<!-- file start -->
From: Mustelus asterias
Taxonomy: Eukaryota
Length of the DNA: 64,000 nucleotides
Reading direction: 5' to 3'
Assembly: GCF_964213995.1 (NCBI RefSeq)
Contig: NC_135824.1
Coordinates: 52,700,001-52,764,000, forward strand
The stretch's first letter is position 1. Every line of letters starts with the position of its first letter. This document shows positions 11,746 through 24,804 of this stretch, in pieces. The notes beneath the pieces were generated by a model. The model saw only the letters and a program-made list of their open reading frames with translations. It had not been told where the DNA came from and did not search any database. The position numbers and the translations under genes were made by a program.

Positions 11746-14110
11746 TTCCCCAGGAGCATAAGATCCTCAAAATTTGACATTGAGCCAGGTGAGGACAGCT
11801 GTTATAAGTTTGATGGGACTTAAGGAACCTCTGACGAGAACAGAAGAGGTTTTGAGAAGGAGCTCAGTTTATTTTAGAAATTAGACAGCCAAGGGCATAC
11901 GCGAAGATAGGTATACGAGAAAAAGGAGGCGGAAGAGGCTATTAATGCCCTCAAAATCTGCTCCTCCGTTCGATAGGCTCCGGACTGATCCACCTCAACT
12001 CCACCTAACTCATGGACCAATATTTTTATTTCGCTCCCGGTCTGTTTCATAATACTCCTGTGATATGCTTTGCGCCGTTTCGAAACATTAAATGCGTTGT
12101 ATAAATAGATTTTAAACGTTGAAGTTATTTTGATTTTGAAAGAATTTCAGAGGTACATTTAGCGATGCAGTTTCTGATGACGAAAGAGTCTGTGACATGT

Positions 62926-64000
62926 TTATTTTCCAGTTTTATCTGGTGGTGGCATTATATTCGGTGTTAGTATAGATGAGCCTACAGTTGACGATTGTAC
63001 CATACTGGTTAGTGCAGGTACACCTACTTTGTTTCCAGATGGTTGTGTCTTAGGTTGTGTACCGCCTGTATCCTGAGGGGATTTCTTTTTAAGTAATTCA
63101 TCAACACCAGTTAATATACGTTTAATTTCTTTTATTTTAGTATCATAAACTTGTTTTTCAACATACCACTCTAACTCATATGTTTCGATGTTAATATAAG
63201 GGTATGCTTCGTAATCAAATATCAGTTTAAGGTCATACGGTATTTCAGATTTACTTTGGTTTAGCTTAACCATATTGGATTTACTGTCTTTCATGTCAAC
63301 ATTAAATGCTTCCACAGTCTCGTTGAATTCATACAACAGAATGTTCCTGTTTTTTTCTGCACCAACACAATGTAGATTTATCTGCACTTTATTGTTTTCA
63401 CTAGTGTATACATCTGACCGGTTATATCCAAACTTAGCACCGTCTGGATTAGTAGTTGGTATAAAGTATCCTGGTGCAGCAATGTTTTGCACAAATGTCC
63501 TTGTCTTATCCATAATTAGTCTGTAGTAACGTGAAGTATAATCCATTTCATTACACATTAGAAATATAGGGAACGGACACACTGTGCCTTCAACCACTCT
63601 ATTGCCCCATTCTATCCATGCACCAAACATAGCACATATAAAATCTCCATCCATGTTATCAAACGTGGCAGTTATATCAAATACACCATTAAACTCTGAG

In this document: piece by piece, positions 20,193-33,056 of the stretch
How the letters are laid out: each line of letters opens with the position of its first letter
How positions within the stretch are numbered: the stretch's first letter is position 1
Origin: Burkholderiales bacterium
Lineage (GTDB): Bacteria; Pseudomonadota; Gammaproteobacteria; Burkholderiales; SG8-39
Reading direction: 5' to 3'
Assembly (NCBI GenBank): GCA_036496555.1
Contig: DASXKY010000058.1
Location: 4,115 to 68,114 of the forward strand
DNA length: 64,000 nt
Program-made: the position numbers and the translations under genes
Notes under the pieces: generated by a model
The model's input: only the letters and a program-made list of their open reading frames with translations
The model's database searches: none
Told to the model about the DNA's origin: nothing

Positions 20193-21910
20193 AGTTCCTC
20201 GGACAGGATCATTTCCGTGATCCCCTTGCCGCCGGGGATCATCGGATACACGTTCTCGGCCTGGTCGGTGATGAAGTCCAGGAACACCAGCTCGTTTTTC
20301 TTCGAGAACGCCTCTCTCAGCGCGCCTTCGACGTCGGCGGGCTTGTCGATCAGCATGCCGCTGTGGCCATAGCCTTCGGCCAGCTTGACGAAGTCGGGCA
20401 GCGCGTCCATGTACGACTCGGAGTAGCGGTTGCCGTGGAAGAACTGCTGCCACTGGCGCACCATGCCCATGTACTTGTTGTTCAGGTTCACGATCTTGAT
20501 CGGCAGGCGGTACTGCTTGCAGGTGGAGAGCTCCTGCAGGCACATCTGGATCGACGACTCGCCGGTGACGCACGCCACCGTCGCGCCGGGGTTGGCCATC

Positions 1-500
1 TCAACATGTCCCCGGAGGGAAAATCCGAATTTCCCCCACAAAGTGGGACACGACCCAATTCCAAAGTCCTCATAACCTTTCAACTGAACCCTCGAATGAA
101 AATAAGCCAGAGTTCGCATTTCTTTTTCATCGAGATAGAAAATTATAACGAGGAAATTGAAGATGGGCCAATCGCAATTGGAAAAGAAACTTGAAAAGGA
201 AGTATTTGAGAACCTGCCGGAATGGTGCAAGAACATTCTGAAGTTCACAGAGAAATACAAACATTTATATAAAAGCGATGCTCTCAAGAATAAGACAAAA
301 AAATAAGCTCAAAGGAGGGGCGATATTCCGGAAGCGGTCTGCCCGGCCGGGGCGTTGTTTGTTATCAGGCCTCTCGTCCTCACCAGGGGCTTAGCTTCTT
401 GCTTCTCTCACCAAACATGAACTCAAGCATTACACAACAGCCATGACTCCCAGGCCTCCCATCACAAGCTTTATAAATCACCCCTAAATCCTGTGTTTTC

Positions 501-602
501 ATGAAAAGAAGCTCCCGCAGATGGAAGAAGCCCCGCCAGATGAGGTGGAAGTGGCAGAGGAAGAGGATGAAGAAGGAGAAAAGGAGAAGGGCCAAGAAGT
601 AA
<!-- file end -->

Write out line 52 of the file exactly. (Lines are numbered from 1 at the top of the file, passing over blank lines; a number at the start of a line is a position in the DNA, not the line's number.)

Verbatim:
501 ATGAAAAGAAGCTCCCGCAGATGGAAGAAGCCCCGCCAGATGAGGTGGAAGTGGCAGAGGAAGAGGATGAAGAAGGAGAAAAGGAGAAGGGCCAAGAAGT